Jeremy Peña Kept The Leg Kick Adjustment
We’re all familiar with the story of Jeremy Peña by now. The eventual ALCS and World Series MVP got his rookie season off on the right foot, hitting .281/.329/.490, which was good for a 132 wRC+ through May 31. By all appearances, the Astros found their replacement for Carlos Correa. However, from June 1 through September 10, Peña’s hitting — .233/.262/.366 — left something to be desired. While Peña’s usually strong defense provides a high floor, his inability for long stretches to get on base consistently was an issue. Opposing pitchers adjusted to him by the summer, especially as they peppered him with more breaking and offspeed pitches, with an 11.5% jump in the June 1 through September 10 period compared to Opening Day through May 31.
But on September 10 against Shohei Ohtani and the Angels, something changed. Specifically, Peña left his pronounced leg kick in the dust and adopted an approach in which his left foot hit the ground more quickly. It was an adjustment I was curious to see carry over into 2023. Thus far, through seven games, it appears that the leg kick adjustment is here to stay.
Here are Peña’s numbers against breaking and offspeed pitches — sweepers included — from April 1 through September 10, 2022: .207/.225/.346, 49 hits (880 pitches). Here are those same metrics, but from September 11, 2022 through April 6, 2023: .327/.352/.596, 17 hits (203 pitches). There is a small sample caveat to keep in mind, but the results continue to look promising.
Ronel Blanco’s Early Performance
When the Astros broke camp in 2022, Ronel Blanco was on the Opening Day roster and had a bit of momentum, allowing only three baserunners and no runs while striking out seven in five innings of work. But following an April when he allowed five runs in 6 1⁄3 innings across seven appearances, Blanco was sent to Sugar Land where he remained for the remainder of last season, posting a 3.63 ERA/4.86 FIP in 44 2⁄3 innings with the Space Cowboys. Consider this case an example of why Spring Training stats are to be taken with a grain of salt.
Wash, rinse, and...repeat? Once again, Blanco broke camp on the Opening Day roster following a strong performance in Spring Training. This time, he looked even more impressive, striking out 17 and allowing one run in 14 innings. As camp progressed, we also saw the Astros stretch out Blanco, possibly as preparation for a starting role later in the season if opportunity strikes. If anything else, he could also assume what was once Cristian Javier’s role before his ascension in the rotation, which was to provide some length out of the bullpen as a multi-innings option.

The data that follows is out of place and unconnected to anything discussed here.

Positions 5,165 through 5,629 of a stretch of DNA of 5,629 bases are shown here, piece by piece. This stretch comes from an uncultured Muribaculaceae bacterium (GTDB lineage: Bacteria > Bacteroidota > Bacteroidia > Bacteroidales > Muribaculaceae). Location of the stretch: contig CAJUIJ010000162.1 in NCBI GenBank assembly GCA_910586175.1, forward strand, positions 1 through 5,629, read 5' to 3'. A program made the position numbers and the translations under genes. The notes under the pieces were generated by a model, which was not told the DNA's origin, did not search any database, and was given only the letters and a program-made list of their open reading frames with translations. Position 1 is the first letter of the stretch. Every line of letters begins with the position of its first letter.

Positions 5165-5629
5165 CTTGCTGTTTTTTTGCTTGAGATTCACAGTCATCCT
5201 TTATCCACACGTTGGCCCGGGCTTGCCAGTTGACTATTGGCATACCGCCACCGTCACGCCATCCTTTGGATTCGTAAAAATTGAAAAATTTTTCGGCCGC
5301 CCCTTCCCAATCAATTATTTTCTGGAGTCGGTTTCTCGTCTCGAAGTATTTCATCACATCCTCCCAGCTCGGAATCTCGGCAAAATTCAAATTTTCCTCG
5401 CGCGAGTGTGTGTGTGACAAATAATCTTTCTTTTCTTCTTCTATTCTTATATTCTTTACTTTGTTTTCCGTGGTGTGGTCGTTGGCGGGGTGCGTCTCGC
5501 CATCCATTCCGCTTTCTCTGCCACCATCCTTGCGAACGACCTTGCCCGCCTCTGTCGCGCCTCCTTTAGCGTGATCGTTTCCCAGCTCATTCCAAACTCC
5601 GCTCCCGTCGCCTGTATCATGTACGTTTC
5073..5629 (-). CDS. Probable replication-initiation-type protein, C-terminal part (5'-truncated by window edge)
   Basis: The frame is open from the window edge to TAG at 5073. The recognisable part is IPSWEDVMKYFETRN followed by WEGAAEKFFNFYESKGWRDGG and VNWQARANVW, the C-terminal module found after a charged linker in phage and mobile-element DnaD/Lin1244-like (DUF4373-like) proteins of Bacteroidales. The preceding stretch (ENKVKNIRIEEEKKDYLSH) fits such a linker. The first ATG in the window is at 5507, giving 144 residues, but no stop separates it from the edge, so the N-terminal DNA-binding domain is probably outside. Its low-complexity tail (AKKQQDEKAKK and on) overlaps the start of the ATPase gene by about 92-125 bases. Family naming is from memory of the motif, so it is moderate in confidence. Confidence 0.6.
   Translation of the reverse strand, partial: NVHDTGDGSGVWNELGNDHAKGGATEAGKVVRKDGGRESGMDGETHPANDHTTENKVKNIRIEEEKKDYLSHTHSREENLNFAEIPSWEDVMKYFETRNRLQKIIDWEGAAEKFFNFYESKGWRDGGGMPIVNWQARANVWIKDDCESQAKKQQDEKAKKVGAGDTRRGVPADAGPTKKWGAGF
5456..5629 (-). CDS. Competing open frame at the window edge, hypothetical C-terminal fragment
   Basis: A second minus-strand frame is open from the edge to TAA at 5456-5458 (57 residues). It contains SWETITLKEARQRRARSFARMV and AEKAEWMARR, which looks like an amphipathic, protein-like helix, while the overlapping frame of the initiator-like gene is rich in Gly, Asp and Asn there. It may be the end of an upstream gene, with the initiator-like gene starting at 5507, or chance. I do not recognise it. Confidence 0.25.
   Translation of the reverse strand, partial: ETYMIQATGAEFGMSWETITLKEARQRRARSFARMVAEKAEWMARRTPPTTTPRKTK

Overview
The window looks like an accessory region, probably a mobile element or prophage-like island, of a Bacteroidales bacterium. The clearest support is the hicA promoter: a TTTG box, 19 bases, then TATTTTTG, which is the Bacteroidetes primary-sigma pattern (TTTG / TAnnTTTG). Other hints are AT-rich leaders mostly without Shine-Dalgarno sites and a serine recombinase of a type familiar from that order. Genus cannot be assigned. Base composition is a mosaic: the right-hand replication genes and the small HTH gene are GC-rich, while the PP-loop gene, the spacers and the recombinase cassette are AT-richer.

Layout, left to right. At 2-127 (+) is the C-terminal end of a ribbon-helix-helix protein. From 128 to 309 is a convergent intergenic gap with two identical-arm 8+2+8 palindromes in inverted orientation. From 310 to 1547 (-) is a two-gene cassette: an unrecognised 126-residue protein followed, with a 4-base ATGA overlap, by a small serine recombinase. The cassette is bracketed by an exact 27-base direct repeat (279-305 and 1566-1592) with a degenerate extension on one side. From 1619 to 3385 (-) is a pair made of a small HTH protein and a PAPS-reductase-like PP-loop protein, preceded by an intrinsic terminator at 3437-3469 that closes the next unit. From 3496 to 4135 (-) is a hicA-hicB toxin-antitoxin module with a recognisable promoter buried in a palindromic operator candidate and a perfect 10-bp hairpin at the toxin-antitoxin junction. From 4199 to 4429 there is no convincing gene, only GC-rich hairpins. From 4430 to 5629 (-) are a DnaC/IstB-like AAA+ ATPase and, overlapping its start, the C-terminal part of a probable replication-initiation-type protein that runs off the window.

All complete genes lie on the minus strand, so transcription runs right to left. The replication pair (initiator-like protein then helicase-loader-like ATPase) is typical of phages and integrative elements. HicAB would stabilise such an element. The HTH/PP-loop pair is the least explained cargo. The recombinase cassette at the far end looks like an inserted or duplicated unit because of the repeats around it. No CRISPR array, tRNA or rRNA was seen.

Unlike last season, however, we could see Blanco stick around longer as his first three innings this season have been solid. The age-29 hurler has yet to allow a run, much less a hit, while striking out six. His slider, in particular, has looked nasty, generating 11 eleven whiffs on 13 swings against the White Sox on April 1. The usual small sample caveat applies, but I have liked what I’ve seen from Blanco thus far.
Pitch Modeling Stats
Taking inspiration from Ben Clemens of FanGraphs — highlighted here — discussing two of the site’s newest features from the offseason, Stuff+ (courtesy of Eno Sarris) and PitchingBot (courtesy of Cameron Grove). It was a welcomed addition as both Stuff+ and PitchingBot provide another useful way of measuring various aspects of pitching as these models further isolate what only a pitcher can control and not taking into account the outcome. I immediately think back to Will Harris’ ill-fated cutter in Game 7 of the 2019 World Series, which was a decent pitch in that spot. Howie Kendrick just did a good job of making contact.
As it relates to the pitching models, I took a quick look to see how Houston’s staff looks thus far in terms of overall stuff. Yes, another small sample caveat applies again here, but it at least gives us a quick idea of how the stuff thus far grades out per the models.
Early Season Pitch Modeling Data
Some of the scores are frankly not much of a surprise like Bryan Abreu and Ryan Pressly. But there are instances where the two models appear to disagree as indicated by Cristian Javier’s scores. Another post delving into much greater detail about Stuff+ and PitchingBot is warranted as there is plenty of nuance of limitations and what these models do not account for. But it is a fun exercise to quickly test what our eyes are seeing and what the data indicates.